Listeners can access their respective virtual assistants by double-tapping the center button. Although the microphone registers the voice well enough for software recognition, many interlocutors mentioned my voice rang hollow during a conversation.

Is it a good option for working out?

When it comes to exercising, a neckband design isn’t typically the first choice especially for runners who don’t want to deal with the neckband bouncing about. For just $30, it’s hard to pass on these IPX6 water-resistant earbuds. Plus, the included wing tips create a secure fit; I never once worried about the earbuds flopping out.

Battery life

SoundPeats Engine: An image of the earbuds on a grey couch with artificial greenery.
With just under 13 hours of playback on a single charge, the SoundPeats Engine is up for that task whatever that may be.

The neckband holds a 240mAh battery, which requires approximately two hours to complete a full charge via the included micro-USB cable. Although it’s annoying to see companies opt for micro-USB charging over the soon-to-be universal USB-C mode of charging, SoundPeats had to cut costs somewhere.

Despite the antiquated charging method, the earbuds provide 12.73 hours of playback according to our objective testing. This is just shy of the company’s project 13-hour battery life, but seeing as most people won’t subject themselves to a constant 75db(SPL) output, you’ll likely experience extended playback time.


SoundPeats Engine: The in-line three-button control module.
The integrated control module allows listeners to command Google Assistant or Siri by double-tapping the center button.

Right out of the gate, the SoundPeats Engine wireless earbuds operate via Bluetooth 5.0 with a 10-meter wireless range. This up-to-date firmware is promising as well as the aptX and aptX-Low Latency Bluetooth codec support. Supporting both high-quality Qualcomm codecs is virtually unheard of at this price range—just one of many reasons these ‘buds easily stand out from the cheap-earbud crowd.

Like the Plantronics BackBeat Go 410, these earbuds support multiconnect, meaning they can connect to two devices simultaneously. Unlike Plantronics’ earbuds, these occasionally struggle to connect. There were a handful of times that I had to completely unpair the SoundPeats Engine from my phone or laptop and reinitiate the pairing process to allow for media playback.

How do the earbuds sound?

Taking the price into consideration, these earbuds sound outstanding. Clarity is lacking across the frequency spectrum, but that’s to be expected. Lows easily mask the mids, which makes sense since many consumers favor an emphasized bass response over detailed vocals. Highs, however, are surprisingly clear given the exaggerated bass.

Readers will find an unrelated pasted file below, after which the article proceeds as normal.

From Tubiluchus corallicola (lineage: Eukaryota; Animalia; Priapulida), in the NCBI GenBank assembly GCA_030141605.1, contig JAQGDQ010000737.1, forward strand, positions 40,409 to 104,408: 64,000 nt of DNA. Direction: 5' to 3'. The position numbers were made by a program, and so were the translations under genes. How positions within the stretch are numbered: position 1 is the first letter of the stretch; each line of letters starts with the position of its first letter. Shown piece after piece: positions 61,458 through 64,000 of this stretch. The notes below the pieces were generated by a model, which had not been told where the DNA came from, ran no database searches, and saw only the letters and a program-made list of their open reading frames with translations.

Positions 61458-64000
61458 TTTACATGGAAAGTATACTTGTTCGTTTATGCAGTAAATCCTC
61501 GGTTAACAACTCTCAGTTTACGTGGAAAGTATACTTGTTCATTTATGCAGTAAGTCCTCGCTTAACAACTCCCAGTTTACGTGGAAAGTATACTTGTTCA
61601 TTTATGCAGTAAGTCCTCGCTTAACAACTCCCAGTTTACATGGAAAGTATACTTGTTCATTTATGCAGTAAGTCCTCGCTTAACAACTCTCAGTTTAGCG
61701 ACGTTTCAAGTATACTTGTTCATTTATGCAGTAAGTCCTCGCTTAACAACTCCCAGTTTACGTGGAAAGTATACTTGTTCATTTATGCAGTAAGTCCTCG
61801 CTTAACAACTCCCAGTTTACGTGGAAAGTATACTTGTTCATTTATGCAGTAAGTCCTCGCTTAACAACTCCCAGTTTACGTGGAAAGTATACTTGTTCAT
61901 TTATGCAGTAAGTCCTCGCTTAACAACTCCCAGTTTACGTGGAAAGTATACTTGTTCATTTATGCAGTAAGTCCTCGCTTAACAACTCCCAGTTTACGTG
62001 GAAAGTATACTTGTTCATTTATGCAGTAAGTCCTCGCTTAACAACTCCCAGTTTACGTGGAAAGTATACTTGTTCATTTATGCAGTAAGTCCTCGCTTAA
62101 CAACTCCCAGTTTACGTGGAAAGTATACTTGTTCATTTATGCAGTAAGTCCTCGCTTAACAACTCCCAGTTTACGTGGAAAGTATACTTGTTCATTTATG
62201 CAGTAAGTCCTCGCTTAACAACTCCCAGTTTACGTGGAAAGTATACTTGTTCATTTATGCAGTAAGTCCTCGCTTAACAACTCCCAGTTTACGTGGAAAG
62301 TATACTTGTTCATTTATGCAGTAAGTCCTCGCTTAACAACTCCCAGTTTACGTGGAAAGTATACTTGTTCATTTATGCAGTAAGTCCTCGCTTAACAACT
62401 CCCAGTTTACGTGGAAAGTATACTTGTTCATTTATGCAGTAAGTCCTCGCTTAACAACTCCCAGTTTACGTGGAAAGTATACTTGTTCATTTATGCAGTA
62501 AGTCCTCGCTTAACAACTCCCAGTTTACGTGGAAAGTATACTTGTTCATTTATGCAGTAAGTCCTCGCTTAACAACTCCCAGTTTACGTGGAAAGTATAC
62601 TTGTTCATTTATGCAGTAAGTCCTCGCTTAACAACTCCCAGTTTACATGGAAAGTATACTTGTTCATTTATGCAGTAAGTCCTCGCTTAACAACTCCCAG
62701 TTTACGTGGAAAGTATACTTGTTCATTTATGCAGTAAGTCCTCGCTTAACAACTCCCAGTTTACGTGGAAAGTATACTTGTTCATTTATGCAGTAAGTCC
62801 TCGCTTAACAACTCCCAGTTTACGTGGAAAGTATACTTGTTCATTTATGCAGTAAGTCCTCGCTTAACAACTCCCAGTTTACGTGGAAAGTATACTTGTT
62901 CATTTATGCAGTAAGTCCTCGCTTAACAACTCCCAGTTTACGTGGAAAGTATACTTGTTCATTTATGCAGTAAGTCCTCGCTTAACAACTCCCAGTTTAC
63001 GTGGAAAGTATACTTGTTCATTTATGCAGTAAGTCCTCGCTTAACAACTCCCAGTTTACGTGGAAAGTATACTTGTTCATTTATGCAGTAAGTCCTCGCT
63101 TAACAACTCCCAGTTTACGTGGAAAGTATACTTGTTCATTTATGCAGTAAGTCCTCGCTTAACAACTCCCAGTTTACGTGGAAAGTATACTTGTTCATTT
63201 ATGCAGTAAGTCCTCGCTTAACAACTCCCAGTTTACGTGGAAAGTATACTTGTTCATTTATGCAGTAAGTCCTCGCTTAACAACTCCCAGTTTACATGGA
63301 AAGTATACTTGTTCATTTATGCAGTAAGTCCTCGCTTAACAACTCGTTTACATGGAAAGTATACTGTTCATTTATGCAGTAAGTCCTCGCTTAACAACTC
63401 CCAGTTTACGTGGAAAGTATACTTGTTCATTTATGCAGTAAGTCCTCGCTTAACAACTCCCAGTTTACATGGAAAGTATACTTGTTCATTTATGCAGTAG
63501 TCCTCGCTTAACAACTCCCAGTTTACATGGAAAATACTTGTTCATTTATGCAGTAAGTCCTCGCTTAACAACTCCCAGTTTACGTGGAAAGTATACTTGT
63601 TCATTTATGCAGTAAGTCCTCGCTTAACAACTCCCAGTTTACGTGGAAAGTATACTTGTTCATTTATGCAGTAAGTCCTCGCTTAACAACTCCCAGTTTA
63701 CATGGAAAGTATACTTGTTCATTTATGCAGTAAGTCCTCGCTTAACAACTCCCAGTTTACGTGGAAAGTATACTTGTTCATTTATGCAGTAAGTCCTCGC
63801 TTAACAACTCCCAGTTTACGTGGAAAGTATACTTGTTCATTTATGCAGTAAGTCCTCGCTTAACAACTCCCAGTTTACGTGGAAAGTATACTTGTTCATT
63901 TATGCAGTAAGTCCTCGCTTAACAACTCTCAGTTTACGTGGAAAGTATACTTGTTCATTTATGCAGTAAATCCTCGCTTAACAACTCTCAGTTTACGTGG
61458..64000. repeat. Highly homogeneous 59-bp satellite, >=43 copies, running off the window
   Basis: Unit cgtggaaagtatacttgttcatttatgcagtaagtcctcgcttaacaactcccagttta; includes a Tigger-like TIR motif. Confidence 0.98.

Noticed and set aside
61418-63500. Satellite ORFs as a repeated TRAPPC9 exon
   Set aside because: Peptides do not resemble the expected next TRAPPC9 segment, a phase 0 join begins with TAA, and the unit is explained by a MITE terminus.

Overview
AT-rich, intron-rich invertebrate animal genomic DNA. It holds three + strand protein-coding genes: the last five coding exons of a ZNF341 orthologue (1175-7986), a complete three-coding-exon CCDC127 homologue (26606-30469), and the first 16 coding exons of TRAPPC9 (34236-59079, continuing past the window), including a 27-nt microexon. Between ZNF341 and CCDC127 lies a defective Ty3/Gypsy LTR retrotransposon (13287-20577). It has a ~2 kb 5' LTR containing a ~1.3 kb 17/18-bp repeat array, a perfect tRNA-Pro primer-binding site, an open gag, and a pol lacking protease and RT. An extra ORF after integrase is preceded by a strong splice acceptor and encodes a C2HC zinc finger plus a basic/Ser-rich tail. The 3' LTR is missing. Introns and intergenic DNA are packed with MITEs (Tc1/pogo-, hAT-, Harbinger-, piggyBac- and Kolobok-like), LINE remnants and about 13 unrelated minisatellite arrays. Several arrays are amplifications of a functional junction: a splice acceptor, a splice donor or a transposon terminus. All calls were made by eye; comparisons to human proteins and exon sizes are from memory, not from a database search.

Passive isolation is pretty good, but can’t quite combat my dishwasher or random cafe neighbors’ conversations. While you’re not going to get studio headphone quality out of the SoundPeats Engine, the sound is fine for commuting and exercising and exceptional for the price.

Breaking it down: Lows, mids, and highs

In George Ezra’s feel-good song Pretty Shining People, the opening guitar picking of B-G#m-F# is difficult to hear above the primary guitar and that’s before the rest of the band joins in. Ezra’s bass-baritone vocals, on the other hand, happen to sound excellent especially once the pre-chorus kicks in at 0:34. Here, the tambourine enters, and it’s easy to appreciate the complementary contrast between the jangling tambourine hits and Ezra’s voice.

This anthem is a great example of what the SoundPeats Engine earbuds excel at and what can be improved upon in the next generation: powerful lows are enjoyable but do tend to mask vocals—females’ in particular—Ezra’s low register is an exception and sounds great with these ‘buds. What’s more the 6kHz and 10kHz spikes create a perceived sense of detail, compensating for the general lack of clarity.

Should you buy the SoundPeats Engine?

SoundPeats Engine: Top-down image of the earbuds magnetized together. The left half of the image depicts part of a glass vase.
The magnetized earbuds are handy, but connecting them doesn’t automatically pause the music.


Normally, it’s easy to suggest a comparable alternative to products that will make readers just as happy, but the SoundPeats Engine has little competition in its price range. In fact, with this feature set, these earbuds are easily competing with higher-caliber and pricier alternatives.

Again, for less than a 16-piece meal with four large sides and eight biscuits from KFC, you’re getting an IPX6 water-resistant build, aptX and aptX LL support, fantastic battery life, and a comfortable fit. Sure, sound clarity is lacking and micro-USB charging is a nuisance, but they’re a small price to pay for such a small price to pay.

Up next: Best headphones under $100